Convalescent by Robert West
When Robert West opens Convalescent, his third collection, with Dickinson's observation that "True poems flee—" we know we're in for a treat, for West has already demonstrated in his first two chapbooks what a master he is at the "slight" of hand and ear. West makes poems out of flicks of thought and moments of insight that reach beyond the instant into longing's delightful frisson, as in this poem "Alarm":
Your lips were definitely clinging
I woke just in time,
my ears ringing.
The reader is not only at sea with every dream he or she has awaken from at a crucial moment, but also in the depths of desire and the unobtainable. There's a homespun familiarity and wit in many of these poems reminiscent of Ammons, of whom West is an expert, but with a contemporary spin that loosens the limbs a bit more than Ammons was capable of. And West has a singer's knowledge of sound and rhythm that playfully hums in the ear, as in one poem where he teases "one ripening yellow rose" into a "ready tear" which counts "these words ripe sorrow chose." And there's an epigrammatic West also where you can hear taut lessons learned from Fred Chappell and Dorothy Parker, as in the title poem: You told me I looked well today, / and maybe you were lying, // but every time you look my way / I do feel less like dying.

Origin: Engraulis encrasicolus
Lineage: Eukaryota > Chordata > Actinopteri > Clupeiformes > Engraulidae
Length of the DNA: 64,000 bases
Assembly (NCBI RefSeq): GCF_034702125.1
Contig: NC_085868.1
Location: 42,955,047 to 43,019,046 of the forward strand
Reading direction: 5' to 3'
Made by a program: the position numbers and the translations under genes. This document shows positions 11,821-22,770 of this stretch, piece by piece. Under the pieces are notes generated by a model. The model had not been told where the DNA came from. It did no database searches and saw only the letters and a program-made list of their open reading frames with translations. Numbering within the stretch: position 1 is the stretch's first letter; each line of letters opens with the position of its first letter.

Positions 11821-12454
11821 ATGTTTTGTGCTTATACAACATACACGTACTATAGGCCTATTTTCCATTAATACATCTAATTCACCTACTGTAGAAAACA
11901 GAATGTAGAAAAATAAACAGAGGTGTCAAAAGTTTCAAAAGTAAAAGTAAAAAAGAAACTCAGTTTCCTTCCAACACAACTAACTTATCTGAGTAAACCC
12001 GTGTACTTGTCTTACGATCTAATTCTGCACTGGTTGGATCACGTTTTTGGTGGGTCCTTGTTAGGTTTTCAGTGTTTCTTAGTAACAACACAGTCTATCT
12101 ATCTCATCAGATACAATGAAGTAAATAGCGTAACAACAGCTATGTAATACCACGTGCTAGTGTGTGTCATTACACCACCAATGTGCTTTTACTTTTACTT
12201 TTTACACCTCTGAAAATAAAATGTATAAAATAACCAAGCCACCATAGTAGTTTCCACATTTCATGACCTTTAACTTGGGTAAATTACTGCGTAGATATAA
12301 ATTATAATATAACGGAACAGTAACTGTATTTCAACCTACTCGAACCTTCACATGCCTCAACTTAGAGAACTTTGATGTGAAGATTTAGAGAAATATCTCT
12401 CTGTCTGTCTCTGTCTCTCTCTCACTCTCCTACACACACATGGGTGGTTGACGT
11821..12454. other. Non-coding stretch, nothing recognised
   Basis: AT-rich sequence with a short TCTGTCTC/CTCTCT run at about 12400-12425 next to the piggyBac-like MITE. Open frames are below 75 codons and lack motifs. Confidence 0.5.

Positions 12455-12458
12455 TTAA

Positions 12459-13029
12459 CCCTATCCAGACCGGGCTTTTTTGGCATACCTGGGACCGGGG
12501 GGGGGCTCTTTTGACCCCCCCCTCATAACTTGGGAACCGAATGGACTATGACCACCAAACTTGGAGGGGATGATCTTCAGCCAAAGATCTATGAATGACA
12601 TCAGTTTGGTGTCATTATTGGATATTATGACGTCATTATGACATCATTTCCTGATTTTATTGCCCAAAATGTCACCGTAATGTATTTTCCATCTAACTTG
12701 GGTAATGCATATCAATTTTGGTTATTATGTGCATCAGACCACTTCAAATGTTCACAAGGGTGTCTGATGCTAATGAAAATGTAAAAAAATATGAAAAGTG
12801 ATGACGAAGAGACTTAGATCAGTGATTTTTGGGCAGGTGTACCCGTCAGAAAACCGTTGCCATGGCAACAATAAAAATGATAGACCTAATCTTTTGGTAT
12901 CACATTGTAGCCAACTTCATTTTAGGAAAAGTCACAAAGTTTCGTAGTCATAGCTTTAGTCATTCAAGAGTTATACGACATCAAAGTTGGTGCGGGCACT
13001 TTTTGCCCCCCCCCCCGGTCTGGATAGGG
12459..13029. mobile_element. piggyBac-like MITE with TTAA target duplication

West's voice stays with you and the smallness of this volume gains weight as you carry it through the day. It's like a good friend muttering in your ear penetrating sparks—part in jest—part in all seriousness. The kind of friend you like to have.